The Djinn is a 2021 supernatural horror starring Ezra Dewey, Rob Brownstein, Tevy Poe and John Erickson (be impressed with that star cast whoever they are). The movie was released in certain theaters but was then released video-on-demand. However, what impressed me about the movie was not the scares but rather young newcomer Ezra Dewey who played a mute young asthmatic boy stuck in a small apartment with a Jinn quite convincingly.

The movie’s plot is simple enough to explain and borrows on one of Islamic mythology’s supernatural entities – Jinn – like humans, they are created with fitra, neither born as believers nor as unbelievers, but their attitude depends on whether they accept God’s guidance. So they could be either good or bad.

In the fall of 1989, Dylan, a mute and asthmatic young boy and his father Michael move to a new house. In one of the rooms, Dylan finds a dusty mirror and an old book containing instructions for summoning a djinn and having it grant the summoner’s wish. The book states that at one hour before midnight, the summoner must place three drops of blood in a lit candle’s wax and make their desired wish in front of a mirror; the djinn will grant the wish at midnight if the summoner has the required strength of will, but the wish may cost the summoner their soul. Dylan does not tell Michael about the book.

On that night, Michael leaves Dylan at home for his job as a host at a radio station. Dylan takes the opportunity to set up the ritual for summoning the djinn, and he uses sign language to wish that he is able to speak normally. However, it seemingly fails as nothing happens. As he is taking a shower later, the djinn manifests as a cloud of smoke, and after a series of strange events occur, Dylan finds out that the djinn has transformed into a humanoid figure (based on the picture it saw in a newspaper clipping) and is searching for him. After knocking the djinn unconscious (Bravo!), Dylan finds that he is unable to escape the house or contact anyone for help.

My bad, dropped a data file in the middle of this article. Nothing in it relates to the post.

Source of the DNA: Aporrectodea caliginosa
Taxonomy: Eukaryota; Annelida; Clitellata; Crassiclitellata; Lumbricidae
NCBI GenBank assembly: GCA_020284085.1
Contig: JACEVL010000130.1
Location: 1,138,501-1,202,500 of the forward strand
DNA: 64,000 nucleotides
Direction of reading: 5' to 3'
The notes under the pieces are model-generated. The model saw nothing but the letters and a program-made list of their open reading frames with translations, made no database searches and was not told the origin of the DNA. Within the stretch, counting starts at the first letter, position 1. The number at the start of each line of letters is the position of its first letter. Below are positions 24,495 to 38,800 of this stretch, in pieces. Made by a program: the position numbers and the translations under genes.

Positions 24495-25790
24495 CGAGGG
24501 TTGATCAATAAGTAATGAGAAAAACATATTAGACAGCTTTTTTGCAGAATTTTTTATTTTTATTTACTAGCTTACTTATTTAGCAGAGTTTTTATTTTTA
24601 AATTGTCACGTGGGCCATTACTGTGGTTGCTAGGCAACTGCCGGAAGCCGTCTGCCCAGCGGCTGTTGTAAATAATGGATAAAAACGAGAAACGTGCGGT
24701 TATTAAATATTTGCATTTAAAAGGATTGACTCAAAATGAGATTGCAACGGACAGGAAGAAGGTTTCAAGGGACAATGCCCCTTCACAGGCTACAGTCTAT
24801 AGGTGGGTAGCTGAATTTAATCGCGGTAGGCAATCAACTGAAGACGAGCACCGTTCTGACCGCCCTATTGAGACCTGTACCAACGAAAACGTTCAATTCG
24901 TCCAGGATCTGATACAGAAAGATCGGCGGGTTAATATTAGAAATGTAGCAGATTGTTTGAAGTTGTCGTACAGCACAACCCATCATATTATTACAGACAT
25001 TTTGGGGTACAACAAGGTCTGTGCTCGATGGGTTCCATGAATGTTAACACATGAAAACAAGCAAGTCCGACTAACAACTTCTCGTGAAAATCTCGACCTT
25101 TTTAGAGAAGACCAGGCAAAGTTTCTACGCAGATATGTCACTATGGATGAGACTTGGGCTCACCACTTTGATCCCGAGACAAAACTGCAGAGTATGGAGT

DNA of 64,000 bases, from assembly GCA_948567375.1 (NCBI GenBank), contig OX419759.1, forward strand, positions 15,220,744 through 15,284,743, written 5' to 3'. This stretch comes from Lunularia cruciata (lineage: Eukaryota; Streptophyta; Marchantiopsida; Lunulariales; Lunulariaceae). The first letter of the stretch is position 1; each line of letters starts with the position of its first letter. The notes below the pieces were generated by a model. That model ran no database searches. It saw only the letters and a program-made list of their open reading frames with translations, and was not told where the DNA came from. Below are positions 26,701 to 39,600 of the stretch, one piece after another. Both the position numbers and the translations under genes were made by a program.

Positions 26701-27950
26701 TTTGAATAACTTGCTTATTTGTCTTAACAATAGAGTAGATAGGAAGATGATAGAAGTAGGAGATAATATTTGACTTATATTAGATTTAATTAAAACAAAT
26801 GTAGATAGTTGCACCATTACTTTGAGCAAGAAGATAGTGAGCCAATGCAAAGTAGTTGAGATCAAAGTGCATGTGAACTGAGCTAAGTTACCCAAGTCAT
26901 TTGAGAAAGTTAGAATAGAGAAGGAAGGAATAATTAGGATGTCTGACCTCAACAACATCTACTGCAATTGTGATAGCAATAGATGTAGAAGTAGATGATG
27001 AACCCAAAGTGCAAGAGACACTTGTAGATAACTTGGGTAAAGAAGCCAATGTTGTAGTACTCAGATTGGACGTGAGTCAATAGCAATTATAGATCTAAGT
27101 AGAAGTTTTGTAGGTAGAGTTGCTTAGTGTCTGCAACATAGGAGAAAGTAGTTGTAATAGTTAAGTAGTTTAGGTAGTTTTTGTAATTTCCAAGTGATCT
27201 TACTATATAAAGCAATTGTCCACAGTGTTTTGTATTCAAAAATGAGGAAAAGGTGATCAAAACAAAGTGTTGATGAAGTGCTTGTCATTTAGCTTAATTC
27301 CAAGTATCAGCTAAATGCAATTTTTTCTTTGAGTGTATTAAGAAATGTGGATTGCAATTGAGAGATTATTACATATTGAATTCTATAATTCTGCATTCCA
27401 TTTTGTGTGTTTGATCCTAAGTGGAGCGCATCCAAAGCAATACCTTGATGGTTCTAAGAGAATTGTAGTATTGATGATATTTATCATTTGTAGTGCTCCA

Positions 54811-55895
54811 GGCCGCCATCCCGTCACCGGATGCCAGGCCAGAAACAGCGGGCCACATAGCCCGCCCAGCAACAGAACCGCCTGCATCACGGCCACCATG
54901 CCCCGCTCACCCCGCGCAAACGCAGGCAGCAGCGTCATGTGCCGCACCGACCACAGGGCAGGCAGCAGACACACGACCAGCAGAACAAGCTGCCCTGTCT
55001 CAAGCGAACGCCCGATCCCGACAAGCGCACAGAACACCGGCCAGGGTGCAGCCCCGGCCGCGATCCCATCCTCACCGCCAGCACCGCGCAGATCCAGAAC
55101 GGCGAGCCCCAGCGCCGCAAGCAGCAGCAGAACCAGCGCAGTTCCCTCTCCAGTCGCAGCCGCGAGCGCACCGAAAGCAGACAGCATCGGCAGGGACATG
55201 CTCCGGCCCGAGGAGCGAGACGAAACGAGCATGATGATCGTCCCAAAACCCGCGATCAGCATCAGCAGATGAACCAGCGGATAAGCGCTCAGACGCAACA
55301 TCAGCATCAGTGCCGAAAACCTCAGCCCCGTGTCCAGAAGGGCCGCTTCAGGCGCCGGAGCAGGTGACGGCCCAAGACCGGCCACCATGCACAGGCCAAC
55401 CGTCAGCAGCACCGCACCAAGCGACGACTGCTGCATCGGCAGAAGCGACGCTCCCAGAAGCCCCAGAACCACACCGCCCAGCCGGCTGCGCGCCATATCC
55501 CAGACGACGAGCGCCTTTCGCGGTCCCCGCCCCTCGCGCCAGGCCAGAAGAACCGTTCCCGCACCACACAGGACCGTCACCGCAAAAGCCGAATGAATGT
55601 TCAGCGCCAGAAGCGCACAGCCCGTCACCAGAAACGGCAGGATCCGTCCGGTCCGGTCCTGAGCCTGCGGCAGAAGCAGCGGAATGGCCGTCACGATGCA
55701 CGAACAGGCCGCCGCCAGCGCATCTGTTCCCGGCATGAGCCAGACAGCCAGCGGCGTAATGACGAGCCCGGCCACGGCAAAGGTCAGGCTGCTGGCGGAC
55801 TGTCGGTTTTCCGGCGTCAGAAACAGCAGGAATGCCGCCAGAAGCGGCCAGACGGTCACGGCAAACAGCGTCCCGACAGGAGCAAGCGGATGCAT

While hiding from the djinn, Dylan reads through the book again and learns that the djinn is subject to the laws of physics while in the human world, manifests in the form of dead people, and can be banished by blowing out the candle after midnight; he tries and fails to do so due to the time being before midnight. Dylan hears Michelle’s voice begging for help, and finds that the djinn has manifested as a monstrous version of Michelle. Dylan evades the djinn’s attempts to capture him. A flashback reveals that Michelle had shot herself in the opening scene of the film; Dylan was unable to call out to her due to his muteness, and has felt guilty about her death ever since.

At midnight, the djinn confronts Dylan. Dylan prepares to blow out the candle when the djinn begs Dylan not to make it go away in Michelle’s voice, while holding a knife behind her back. Dylan does not fall for it and blows out the candle, successfully banishing the djinn. Dylan later comes to terms with his guilt about Michelle’s suicide in a dream and accepts that nothing could have been done about it.

On the next morning, the djinn manifests again and in a terrifying turn of events, transfers Michael’s ability to speak to Dylan, rendering Michael unable to speak and rolling on the floor, before returning to the book and causing Dylan who can now speak to be full of regret for his wish.

The atmosphere created is tense and eeiry and you tend to feel empathy towards the character of Dylan. Dylan comes across as a very capable kid and manages to evade the Djinn for far longer than any adult might be able to in such a tiny apartment. The movie is unnerving but ultimately falls flat because of the limited storyline. A bit of background about this particular Djinn would have helped too as it seemingly came out of nowhere and then had a several different abilities but was unable to see at times.


Watch The Djinn if nothing else’s is on TV – it’s cheap, fast-paced horror which offers a few good scares but has nothing much plot-wise.

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